To prevent piracy, are ad-sponsored PC games the way of the future?
They might be, and FileFront is one of many file hosting sites that are testing the waters by offering popular PC titles to download and play for free. While ad-sponsored gaming is nothing new, the latest fiasco surrounding Electronic Art’s recent release of Spore and its usage of SecuRom may force PC gamers to find alternate methods to calm the addiction.
Then again, offering older games with ad-support could be just another way to keep those popular titles out on the street and earning revenue. Last year Ubisoft was one of the first publishers to offer its games for free including Far Cry, Prince of Persia: Sands of Time, Rayman Raving Rabbids and Ghost Recon. But does this advertising scheme actually work?
According to Massive Inc., a dynamic advertising network embedded in many games bought today, the company believes that the system actually does work (story). In a test conducted by Nielson entertainment, the average purchase considerations - based on ad campaigns that ran on the Massive network - increased by 41 percent. Additionally, the average ad recall increased by 41 percent whereas average brand familiarity increased by 64 percent. The study included over 600 gamers playing Need for Speed: Carbon on the Xbox 360 and PC.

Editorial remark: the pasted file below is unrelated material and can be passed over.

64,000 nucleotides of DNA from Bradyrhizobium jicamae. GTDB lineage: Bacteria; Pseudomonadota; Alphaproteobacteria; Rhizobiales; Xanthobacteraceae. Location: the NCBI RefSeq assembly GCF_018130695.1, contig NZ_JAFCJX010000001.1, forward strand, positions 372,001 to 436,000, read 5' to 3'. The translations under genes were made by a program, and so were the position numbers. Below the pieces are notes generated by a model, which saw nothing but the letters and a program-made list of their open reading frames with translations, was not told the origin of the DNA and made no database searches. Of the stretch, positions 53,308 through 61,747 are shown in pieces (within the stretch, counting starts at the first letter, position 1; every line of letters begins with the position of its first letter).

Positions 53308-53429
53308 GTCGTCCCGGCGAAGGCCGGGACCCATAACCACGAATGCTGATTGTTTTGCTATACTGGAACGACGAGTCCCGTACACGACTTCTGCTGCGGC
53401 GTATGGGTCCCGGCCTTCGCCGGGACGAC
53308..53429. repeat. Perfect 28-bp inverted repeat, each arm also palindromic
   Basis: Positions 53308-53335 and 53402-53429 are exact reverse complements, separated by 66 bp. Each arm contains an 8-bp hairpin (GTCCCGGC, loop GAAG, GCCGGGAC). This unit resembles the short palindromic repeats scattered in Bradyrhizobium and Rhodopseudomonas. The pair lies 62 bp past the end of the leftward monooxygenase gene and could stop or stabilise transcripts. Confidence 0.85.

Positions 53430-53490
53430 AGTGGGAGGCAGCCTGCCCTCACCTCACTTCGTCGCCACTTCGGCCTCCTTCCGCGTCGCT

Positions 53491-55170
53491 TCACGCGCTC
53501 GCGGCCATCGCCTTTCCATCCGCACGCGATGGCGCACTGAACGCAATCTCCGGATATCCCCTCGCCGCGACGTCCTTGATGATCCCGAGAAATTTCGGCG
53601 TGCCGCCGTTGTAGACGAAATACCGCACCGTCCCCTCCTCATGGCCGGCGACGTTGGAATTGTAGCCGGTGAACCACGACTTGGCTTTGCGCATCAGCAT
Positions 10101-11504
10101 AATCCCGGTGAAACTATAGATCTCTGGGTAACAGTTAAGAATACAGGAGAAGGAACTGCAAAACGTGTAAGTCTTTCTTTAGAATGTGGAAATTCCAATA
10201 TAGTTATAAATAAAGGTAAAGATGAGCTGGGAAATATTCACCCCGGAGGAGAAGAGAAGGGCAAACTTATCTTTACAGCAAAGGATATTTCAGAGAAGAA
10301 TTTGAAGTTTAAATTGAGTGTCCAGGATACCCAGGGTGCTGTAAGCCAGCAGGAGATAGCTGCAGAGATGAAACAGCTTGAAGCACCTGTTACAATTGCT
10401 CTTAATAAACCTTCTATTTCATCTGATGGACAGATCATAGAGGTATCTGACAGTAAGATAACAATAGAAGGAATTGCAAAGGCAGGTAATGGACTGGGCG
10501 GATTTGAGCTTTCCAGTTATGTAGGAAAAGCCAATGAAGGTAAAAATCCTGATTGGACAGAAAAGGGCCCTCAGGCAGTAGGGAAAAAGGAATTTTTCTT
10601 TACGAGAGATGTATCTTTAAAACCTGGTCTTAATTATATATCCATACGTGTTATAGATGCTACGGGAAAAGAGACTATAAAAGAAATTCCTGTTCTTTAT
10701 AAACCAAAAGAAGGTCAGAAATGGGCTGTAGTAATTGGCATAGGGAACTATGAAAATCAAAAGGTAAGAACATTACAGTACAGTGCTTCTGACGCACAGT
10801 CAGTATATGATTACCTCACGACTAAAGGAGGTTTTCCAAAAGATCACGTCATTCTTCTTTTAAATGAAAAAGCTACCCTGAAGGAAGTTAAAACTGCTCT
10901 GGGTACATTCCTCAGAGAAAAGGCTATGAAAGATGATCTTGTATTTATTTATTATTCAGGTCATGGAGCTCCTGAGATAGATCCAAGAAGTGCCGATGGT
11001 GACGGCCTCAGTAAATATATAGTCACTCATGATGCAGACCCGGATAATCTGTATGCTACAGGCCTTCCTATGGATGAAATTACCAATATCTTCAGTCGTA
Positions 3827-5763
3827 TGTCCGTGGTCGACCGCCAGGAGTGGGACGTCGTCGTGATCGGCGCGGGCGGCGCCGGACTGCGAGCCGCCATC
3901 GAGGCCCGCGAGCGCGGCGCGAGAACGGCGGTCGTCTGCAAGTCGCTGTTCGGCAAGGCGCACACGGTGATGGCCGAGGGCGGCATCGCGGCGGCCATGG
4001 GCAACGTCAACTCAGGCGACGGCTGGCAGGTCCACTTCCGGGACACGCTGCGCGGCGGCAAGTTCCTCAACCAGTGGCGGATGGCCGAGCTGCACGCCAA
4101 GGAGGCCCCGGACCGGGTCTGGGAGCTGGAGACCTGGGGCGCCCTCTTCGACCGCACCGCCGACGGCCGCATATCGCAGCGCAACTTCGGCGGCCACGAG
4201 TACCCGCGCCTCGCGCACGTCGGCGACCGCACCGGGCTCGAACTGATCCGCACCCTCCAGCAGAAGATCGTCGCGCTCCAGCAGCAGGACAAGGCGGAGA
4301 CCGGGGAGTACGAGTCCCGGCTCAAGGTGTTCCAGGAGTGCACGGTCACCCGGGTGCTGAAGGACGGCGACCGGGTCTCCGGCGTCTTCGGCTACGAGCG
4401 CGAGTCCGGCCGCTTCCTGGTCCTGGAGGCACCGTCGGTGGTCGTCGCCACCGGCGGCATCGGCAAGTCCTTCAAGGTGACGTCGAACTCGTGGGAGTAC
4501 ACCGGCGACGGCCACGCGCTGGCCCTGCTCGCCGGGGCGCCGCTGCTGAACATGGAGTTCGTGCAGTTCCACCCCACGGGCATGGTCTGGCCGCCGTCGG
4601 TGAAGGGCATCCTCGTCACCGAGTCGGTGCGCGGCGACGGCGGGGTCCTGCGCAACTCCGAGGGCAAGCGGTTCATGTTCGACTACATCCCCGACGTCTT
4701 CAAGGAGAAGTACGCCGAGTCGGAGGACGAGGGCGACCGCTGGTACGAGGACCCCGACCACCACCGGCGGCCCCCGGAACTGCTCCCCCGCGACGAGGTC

A few new ad-sponsored games have appeared online since last week including Full Spectrum Warrior, Area 51, The Suffering and Beyond Good & Evil. While there’s no complaint filed here in terms of downloading free games, one has to wonder how these will effect the overall gameplay. For some, this won’t matter as long as the hard-earned cash remains tucked away in the wallet. For others, the cost of actually purchasing the game online or through offline retail outlets may justify the game’s pricetag.